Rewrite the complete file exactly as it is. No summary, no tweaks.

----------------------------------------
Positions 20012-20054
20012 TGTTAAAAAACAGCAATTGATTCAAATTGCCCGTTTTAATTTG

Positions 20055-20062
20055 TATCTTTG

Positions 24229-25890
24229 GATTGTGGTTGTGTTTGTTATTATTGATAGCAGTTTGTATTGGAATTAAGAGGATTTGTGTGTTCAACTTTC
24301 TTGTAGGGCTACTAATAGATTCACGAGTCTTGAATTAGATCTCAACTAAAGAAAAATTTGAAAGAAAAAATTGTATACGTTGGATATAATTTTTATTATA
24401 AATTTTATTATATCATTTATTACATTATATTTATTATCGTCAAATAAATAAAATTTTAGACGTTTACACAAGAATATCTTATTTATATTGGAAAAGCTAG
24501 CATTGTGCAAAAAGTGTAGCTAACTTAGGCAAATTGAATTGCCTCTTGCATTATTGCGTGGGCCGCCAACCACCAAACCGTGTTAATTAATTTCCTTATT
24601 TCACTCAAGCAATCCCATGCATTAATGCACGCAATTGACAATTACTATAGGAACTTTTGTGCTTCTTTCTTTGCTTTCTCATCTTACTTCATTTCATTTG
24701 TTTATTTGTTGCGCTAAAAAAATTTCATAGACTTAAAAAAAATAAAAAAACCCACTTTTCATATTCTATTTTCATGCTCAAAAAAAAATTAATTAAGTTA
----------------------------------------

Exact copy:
Positions 20012-20054
20012 TGTTAAAAAACAGCAATTGATTCAAATTGCCCGTTTTAATTTG

Positions 20055-20062
20055 TATCTTTG

Positions 24229-25890
24229 GATTGTGGTTGTGTTTGTTATTATTGATAGCAGTTTGTATTGGAATTAAGAGGATTTGTGTGTTCAACTTTC
24301 TTGTAGGGCTACTAATAGATTCACGAGTCTTGAATTAGATCTCAACTAAAGAAAAATTTGAAAGAAAAAATTGTATACGTTGGATATAATTTTTATTATA
24401 AATTTTATTATATCATTTATTACATTATATTTATTATCGTCAAATAAATAAAATTTTAGACGTTTACACAAGAATATCTTATTTATATTGGAAAAGCTAG
24501 CATTGTGCAAAAAGTGTAGCTAACTTAGGCAAATTGAATTGCCTCTTGCATTATTGCGTGGGCCGCCAACCACCAAACCGTGTTAATTAATTTCCTTATT
24601 TCACTCAAGCAATCCCATGCATTAATGCACGCAATTGACAATTACTATAGGAACTTTTGTGCTTCTTTCTTTGCTTTCTCATCTTACTTCATTTCATTTG
24701 TTTATTTGTTGCGCTAAAAAAATTTCATAGACTTAAAAAAAATAAAAAAACCCACTTTTCATATTCTATTTTCATGCTCAAAAAAAAATTAATTAAGTTA